Crewe and Southend eye up JPT final glory
WEMBLEY holds mixed memories for Crewe boss Steve Davis. In summary, there’s the good, the bad and the one that never was.
As a player at Burnley in 1988, Davis was on the receiving end of a 2-0 beating by Graham Turner’s Wolves in the Football League Trophy final, a match that drew an incredible 80,841 to the old Twin Towers.
“It’s still a record crowd for the competition,” says the 47-yearold, who will make his fourth appearance at Wembley when he leads his side out for today’s JPT final.“But we got beat so I can’t say I remember it too fondly!”
Then, after starting his managerial career at Nantwich Town, Davis led the tiny Cheshire outfit to the final of the 2006 FA Vase, a cup competition for clubs outside the top four tiers of Non-League.
But having been pencilled in as one of the very first games at the New Wembley, a catastrophic delay in building work meant the game was switched to St Andrews’, the home of Birmingham City.
“Yeah, that was pretty disappointing,” admits Davis, whose side beat Hillingdon Borough 3-1 that day.“It was scheduled to be at Wembley until pretty late in the day – I think it was February by the time they admitted it wouldn’t happen.
“Playing at St Andrews wasn’t quite the same but a victory is a victory. And a day at Wembley is quickly over – we got to keep our winners’ medals forever.”
Davis’ luck did eventually turn, however. Having taken charge of Crewe from his old mate Dario Gradi in November 2011, Davis’ galvanising effect saw the team storm into the League Two playoffs on the back of sensational late-season.
Today’s opponents Southend were dispatched in the semis before Nick Powell’s screamer put Cheltenham to the sword and gave Davis some Wembley joy at last.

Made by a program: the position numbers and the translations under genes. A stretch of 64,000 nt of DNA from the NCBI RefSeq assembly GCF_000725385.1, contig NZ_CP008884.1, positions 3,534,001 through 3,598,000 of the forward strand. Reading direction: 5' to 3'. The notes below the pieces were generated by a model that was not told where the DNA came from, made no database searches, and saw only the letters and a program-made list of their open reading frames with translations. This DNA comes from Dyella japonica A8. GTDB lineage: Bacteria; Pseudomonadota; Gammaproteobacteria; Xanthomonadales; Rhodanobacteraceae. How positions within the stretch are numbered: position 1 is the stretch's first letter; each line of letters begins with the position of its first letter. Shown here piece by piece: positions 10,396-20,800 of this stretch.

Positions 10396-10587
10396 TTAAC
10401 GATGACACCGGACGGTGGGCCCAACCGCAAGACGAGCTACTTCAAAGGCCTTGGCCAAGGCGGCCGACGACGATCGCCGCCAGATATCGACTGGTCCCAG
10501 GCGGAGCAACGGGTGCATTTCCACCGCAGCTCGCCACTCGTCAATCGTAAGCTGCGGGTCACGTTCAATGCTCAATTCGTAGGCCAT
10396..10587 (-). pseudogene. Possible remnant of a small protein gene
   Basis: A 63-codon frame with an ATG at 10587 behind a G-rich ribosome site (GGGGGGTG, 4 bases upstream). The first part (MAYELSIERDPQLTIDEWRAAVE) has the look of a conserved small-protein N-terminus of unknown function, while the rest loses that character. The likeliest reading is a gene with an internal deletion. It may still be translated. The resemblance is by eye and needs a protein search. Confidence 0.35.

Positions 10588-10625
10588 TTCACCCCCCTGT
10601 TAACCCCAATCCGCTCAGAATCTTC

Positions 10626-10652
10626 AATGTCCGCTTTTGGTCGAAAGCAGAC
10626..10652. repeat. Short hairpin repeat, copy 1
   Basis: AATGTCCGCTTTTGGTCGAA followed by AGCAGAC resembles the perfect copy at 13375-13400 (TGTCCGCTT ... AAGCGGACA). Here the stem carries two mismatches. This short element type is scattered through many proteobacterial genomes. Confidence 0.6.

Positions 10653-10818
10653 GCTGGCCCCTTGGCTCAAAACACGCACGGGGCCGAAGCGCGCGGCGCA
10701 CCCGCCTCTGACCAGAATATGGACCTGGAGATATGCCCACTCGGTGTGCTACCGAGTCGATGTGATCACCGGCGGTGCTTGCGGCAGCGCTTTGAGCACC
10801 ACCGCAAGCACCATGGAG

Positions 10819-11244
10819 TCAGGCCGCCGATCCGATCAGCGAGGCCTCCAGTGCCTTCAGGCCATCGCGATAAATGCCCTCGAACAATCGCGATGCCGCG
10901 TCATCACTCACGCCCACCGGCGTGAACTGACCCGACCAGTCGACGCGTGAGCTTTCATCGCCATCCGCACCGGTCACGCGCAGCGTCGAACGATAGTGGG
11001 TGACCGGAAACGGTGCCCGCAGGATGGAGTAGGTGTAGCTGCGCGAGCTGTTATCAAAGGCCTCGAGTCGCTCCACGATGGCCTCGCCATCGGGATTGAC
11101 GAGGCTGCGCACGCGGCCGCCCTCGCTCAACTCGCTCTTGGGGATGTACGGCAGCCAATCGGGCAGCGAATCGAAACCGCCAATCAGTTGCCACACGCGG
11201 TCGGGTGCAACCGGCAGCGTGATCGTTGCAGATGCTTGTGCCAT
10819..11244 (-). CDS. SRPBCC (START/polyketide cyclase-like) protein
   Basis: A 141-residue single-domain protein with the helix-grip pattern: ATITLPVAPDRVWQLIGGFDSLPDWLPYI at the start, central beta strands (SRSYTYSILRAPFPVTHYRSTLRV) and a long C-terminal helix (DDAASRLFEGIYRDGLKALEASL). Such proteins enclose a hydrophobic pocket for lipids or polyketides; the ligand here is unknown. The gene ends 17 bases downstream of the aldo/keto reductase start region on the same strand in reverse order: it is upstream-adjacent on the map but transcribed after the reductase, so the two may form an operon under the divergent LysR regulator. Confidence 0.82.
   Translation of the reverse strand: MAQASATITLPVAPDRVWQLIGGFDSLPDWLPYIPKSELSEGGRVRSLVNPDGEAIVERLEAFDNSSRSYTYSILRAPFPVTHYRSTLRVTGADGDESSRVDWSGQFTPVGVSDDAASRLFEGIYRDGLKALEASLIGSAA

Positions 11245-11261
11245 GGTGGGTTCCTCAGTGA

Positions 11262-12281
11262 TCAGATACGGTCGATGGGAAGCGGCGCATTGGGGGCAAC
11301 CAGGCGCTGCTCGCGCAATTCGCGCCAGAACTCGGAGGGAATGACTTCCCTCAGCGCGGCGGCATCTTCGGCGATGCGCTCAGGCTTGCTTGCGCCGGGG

Now, having ensured survival in League One, the former centrehalf is hoping that experience will ensure more success in the capital.
“It was a great day,” he says. “And come Sunday I will be leaning on the lads who were there to help the others through. We went down to the stadium on Friday to do the tour, just so they could get a feel for the place. It’s a towering stadium and it’s easy to be overawed.
“We wanted them to have a look around, take their photographs and find out where their families will be sitting – all those little distractions so that on Sunday they aren’t thinking about anything but the game.”
Crewe defender Mark Ellis, meanwhile, is still waiting to break his Wembley hoodoo.The 24-yearold was at Torquay when the Gulls reached the FA Trophy final in 2008, but his loan from Bolton expired 13 days before the show- piece. “You do think to yourself ‘Will I ever get there again?’” he admitted.“Perhaps it’s just my luck that I’ll never play at Wembley. So I’m going to grab this opportunity with both hands. I’d be heartbroken if I didn’t get on the pitch this time.”
Ellis rejected a new contract with Torquay to join Crewe this summer and has made the jump to League One with ease, making 46 appearances and scoring an impressive six times.
“The main reason for me leaving Torquay was that I wanted to play higher” he says. “If Torquay had gone up, maybe it would’ve been different. But that wasn’t the case and it’s turned out to be a brilliant move.
“People talk about how tough it is to make the step up but truth be told it’s been a lot easier than I thought. I’ve enjoyed it immensely and this is a great way to cap it off.”
JPT FINAL PREVIEW:
WE’VE DONE IT: Crewe manager Steve Davis celebrates with the League Two play-off final trophy